gas station skimmers

New Law Limits Who Can Release Gas Station Skimmer Locations

A series of recently passed and enacted state laws could make it much harder for consumers to know when a credit skimmer is found at a gas station

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A series of recently passed and enacted state laws could make it much harder for consumers to know when a credit skimmer is found at a gas station.

For years, the Texas Department of Agriculture has released warnings about gas stations where someone had attached a skimmer to steal credit card information, but new laws (HB2945 and SB2119) will limited who can get the reports.

“With the recent legislation changes, the regulation of fuel pumps is now being regulated by the Texas Department of Licensing and Regulations (TDLR),” TDLR representative Mike Arismendez said.

 The change prompted concern from consumers and state leaders.

“"If we find a skimmer, we can’t report it to anybody but the police. We can’t let the public know," Texas Agriculture Commissioner Sid Miller said in an interview with KPRC-TV.

TDLR representatives have now said that agencies may still be able to offer information to consumers.

“What happens is that if law enforcement if they so choose to release that information, they are at liberty to do so, but it I left up to the law enforcement agencies to do that,” Arismendez said.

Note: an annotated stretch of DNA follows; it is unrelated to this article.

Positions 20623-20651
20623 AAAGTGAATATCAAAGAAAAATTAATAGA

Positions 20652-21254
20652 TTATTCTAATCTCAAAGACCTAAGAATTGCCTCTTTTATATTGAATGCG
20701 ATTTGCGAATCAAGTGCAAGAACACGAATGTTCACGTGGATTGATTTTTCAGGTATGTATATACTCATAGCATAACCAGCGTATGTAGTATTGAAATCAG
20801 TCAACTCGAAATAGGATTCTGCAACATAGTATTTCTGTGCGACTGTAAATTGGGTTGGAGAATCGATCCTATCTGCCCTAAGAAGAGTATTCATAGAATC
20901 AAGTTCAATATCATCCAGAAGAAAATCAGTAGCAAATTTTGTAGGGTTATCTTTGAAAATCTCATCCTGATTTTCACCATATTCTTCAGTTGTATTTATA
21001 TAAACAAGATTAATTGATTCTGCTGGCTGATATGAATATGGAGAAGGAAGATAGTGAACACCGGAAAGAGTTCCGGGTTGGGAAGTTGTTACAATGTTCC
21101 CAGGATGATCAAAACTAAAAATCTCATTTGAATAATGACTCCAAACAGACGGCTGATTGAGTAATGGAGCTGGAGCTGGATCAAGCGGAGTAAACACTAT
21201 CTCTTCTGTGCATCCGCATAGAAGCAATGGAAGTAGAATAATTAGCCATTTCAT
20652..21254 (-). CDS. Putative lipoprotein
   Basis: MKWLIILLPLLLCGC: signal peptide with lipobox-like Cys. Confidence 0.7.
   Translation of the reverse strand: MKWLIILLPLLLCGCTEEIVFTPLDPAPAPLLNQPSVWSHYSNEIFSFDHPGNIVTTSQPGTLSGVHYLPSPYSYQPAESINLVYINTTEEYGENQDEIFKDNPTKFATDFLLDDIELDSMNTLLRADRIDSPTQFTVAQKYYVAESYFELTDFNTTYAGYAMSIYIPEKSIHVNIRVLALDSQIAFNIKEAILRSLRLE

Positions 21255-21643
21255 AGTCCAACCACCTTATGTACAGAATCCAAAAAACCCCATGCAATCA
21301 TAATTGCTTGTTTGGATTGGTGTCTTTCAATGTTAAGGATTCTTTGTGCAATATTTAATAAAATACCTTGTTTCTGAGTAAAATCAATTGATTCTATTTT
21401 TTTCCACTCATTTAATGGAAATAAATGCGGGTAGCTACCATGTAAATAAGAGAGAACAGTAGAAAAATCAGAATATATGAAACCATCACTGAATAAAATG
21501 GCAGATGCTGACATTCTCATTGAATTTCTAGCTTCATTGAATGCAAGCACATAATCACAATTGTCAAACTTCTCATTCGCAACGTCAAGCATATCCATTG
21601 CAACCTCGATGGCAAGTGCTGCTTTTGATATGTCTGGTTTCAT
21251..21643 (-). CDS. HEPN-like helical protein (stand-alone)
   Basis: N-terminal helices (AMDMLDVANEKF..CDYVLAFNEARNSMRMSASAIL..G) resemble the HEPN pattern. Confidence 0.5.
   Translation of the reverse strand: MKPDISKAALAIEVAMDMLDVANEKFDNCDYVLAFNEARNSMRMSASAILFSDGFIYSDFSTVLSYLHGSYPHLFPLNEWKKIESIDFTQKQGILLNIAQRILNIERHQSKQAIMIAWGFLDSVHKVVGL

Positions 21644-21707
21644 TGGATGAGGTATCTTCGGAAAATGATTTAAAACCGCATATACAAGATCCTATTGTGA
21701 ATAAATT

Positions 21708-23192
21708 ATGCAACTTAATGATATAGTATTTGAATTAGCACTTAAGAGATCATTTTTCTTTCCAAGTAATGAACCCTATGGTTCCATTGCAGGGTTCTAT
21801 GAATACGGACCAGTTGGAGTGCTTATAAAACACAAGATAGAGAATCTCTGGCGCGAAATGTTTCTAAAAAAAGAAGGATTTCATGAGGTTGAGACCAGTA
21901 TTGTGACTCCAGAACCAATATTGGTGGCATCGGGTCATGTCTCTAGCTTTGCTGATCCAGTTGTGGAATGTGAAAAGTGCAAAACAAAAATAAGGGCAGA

“We are simply receiving information and using at as a repository and working with law enforcement agencies to be able to provide the information for the skimmers,” he added.

The University of North Texas Cyber Forensics Lab has studied credit card skimmers and are working with local law enforcement teams and are spotting trends.

“They steal our number and it goes onto the dark web or it is sold down to specific areas,” said lab professor Scott Belshaw. “The fraud has been climbing and increasing so we have to take another approach and we have to do something about this because it is getting worse.”

Belshaw said few are immune from skimmer issue.

“I had one agency approach me one time and say ‘hey we found a skimmer in a gas pump would you mind taking a look at it,’” Belshaw said. “We were able to extract the data from it, find out who the victims were and it happened to be the chaplain of that local police department. His name was on there.” 

The Texas Department of Licensing and Regulation last week revealed a new fuel pump sticker that will make it easier for consumers to report problems to the state.

Mike Arismendez, deputy executive director of the Texas Department of Licensing and Regulation, said the sticker is Texas-shaped and contains information consumers can use to report suspected credit card skimmers or other issues at thousands of Texas fuel pumps, including gas quality or volume dispensed.

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